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(LEAD) U.S. report accuses China of failure to implement sanctions on N. Korea

All News 04:29 September 02, 2020

(ATTN: UPDATES with remarks from a Defense Department official regarding China's nuclear capability in last 4 paras)
By Byun Duk-kun

WASHINGTON, Sept. 1 (Yonhap) -- The United States on Tuesday accused China of failing, if not refusing, to faithfully implement international sanctions placed on North Korea, citing what it called "warming" relations between the two communist neighbors.

"China largely continues to enforce a number of the U.N. Security Council's resolution sanctions against North Korea, but Beijing regularly fails to act against illicit ship-to-ship transfers in China's territorial seas, take action against China-based North Korean banking and weapons trade representatives and their activities," the U.S. Department of Defense said in its 2020 China Military Power Report.

The report noted China's alleged failure to fully implement sanctions against North Korea may have followed a recent improvement in their relationship, highlighted by exchanges between their highest leaders.

In the photo, released by North Korea's official Korean Central News Agency on June 22, 2019, North Korean leader Kim Jong-un (L) and Chinese President Xi Jinping are seen shaking hands before Xi's departure from Pyongyang the previous day that concluded his two-day trip to the North Korean capital, becoming the first Chinese head of state to do so in 14 years. (For Use Only in the Republic of Korea. No Redistribution. (Yonhap)

"The PRC's relationship with North Korea appeared to warm somewhat following a period tensions after China increased implementation of U.N. Security Council resolutions in 2017," said the report, referring to China by its official name, the People's Republic of China.

The U.N. Security Council, to which China is a permanent member, unanimously passed its 2017 sanctions resolution after Pyongyang staged its sixth and latest nuclear test in September that year.

"In 2019, President Xi Jinping met twice with Kim Jong-un, complementing numerous lower-level official exchanges in both North Korea and China," the report noted.

Kim visited China four times between March 2018 and June 2019, when the Chinese leader traveled to Pyongyang, becoming the first Chinese president to visit the reclusive North in 14 years.

The report suggested China's loose implementation of the sanctions regime may be partly attributed to its dual-track approach toward North Korea that seeks to prevent military conflict on the Korean Peninsula and also a collapse of the North's communist regime.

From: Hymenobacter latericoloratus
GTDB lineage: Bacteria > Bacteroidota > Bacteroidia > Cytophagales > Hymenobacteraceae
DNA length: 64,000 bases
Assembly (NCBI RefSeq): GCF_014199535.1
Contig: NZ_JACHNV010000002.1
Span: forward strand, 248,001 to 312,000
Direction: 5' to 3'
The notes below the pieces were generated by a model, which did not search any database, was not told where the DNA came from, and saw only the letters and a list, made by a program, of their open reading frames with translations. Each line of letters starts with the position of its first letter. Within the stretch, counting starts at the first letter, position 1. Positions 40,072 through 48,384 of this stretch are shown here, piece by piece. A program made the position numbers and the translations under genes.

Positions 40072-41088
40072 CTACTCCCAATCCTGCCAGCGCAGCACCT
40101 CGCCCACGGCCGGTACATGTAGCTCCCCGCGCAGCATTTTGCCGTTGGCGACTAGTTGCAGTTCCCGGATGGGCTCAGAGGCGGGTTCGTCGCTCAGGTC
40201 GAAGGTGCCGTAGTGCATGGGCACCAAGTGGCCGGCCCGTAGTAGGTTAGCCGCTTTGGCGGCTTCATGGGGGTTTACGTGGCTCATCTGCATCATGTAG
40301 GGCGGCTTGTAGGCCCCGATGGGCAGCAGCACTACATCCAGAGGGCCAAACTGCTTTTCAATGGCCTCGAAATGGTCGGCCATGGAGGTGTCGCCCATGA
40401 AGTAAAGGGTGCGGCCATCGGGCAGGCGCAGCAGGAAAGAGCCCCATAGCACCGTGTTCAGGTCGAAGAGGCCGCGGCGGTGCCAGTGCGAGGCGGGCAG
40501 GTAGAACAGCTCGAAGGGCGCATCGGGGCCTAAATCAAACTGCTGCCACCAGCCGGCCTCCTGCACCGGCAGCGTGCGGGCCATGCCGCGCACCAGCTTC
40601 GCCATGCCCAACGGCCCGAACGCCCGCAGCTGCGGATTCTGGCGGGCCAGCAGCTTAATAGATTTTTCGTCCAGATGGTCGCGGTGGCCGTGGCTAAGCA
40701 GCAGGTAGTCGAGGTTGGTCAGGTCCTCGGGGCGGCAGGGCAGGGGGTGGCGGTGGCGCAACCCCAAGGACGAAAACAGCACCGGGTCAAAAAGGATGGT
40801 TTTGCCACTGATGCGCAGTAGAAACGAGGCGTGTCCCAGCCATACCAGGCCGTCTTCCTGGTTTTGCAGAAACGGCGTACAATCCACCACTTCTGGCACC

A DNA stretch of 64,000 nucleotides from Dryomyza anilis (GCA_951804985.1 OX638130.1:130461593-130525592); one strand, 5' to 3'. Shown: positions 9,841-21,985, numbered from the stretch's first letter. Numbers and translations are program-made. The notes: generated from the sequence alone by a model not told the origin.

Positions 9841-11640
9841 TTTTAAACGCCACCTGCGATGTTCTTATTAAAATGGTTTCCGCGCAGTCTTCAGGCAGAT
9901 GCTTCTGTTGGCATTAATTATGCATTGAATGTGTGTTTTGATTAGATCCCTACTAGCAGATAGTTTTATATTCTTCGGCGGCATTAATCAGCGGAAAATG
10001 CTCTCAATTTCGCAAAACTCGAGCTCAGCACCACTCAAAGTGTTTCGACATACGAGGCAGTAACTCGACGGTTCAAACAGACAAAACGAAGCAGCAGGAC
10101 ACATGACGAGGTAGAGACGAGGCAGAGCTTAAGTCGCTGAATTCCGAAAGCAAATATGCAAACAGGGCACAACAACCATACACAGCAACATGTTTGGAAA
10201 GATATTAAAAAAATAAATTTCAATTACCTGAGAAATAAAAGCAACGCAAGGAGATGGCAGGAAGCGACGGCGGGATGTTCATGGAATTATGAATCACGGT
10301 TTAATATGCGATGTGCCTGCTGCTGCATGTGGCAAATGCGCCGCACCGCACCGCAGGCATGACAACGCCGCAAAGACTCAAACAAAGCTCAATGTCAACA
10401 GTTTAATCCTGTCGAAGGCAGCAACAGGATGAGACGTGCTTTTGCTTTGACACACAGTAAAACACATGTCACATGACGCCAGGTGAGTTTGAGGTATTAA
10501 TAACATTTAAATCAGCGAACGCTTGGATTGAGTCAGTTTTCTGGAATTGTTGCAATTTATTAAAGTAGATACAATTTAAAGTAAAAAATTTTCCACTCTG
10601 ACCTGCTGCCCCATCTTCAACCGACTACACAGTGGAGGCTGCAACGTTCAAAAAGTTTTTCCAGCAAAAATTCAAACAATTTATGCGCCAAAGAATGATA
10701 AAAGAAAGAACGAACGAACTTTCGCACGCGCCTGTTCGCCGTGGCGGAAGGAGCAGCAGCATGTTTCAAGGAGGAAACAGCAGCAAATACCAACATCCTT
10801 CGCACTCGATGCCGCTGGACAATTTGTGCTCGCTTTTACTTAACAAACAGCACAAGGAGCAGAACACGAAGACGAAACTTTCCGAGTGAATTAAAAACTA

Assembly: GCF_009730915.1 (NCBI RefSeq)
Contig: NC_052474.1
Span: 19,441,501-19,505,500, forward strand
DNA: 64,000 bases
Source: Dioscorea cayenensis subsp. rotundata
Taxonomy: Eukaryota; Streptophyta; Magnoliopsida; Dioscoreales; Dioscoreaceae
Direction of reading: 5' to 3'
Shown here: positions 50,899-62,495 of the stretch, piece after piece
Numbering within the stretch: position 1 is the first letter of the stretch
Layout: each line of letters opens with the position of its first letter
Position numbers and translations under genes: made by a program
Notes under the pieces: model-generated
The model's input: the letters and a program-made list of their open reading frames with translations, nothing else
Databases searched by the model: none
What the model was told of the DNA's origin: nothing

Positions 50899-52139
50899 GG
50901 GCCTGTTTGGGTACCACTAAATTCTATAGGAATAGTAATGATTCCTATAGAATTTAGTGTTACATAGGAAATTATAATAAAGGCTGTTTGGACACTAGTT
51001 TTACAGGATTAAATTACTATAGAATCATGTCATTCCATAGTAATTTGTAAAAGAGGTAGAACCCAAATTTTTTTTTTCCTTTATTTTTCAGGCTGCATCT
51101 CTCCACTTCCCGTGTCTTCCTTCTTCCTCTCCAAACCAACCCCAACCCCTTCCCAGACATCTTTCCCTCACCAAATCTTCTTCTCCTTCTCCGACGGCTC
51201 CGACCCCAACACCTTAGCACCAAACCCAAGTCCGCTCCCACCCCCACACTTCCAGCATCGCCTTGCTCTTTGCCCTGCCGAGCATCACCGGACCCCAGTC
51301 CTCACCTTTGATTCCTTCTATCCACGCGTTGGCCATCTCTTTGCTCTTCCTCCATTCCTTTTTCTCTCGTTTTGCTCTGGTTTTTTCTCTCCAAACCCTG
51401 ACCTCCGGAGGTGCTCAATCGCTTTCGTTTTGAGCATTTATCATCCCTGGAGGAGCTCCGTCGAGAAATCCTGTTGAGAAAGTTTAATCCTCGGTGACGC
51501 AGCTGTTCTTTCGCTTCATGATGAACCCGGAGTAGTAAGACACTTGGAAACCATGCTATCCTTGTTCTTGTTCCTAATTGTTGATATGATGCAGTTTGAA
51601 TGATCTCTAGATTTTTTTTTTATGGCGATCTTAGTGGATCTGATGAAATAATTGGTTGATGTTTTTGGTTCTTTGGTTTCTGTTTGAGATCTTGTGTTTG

"And that encourages the resumption of U.S.-North Korea talks," said the report.

Talks between Washington and Pyongyang have stalled since the second bilateral summit between their leaders, held February 2019, ended without a deal.

Kim and U.S. President Donald Trump first met in Singapore in June 2018, which marked the first-ever summit between the countries' sitting heads of state.

With improved ties between their leadership, Beijing and Pyongyang have also resumed their military exchanges, the U.S. report noted.

"China and North Korea restarted high-level military diplomacy, which included North Korean participation in the People's Liberation Army Navy's (PLAN's) international fleet review and several meetings between military officials," it said.

Kim Su-gil (circled in red), director of the General Political Bureau of the North's Korean People's Army, looks over various exhibits in China in this image from Chosun Central TV on Aug. 19, 2019. The North Korean news outlet said Kim visited many places in both Beijing and Shanghai, such as the Mausoleum of Mao Zedong and the Military Museum of the Chinese People's Revolution. (For Use Only in the Republic of Korea. No Redistribution) (Yonhap)

The report also noted the People's Liberation Army (PLA) of China conducts military exercises in preparation for a contingency on the Korean Peninsula, adding China's contingency measures could include securing the China-North Korea border to prevent the flow of refugees but also its intervention.

"China could cite the 1961 Treaty of Friendship, Co-operation and Mutual Assistance that it signed with North Korea as a justification to send the PLA into North Korea," it said.

Meanwhile, the report estimated China's nuclear warheads stockpile to be currently at "low two hundreds" in what could be the first detailed U.S. assessment of China's nuclear capability.

"The report does contend that there's currently an estimated low two hundreds, in terms of warheads stockpiles, and it's projected to at least double in size over the next decade as China expands and modernizes nuclear forces," Deputy Assistant Secretary of Defense for China Chad Sbragia said in a webinar hosted by Washington-based U.S. policy think tank American Enterprise Institute (AEI).

Event moderator and AEI researcher Zack Cooper noted previous reports had estimated China's nuclear warheads stockpile at low three-hundreds or much higher.

"I think it's also important that the report notes that China is expanding and modernizing and diversifying its nuclear forces across the board, so just looking at number of warheads by itself is not the entire picture or doesn't paint a holistic understanding of where the Chinese are or maybe where they want to go," said Sbragia.


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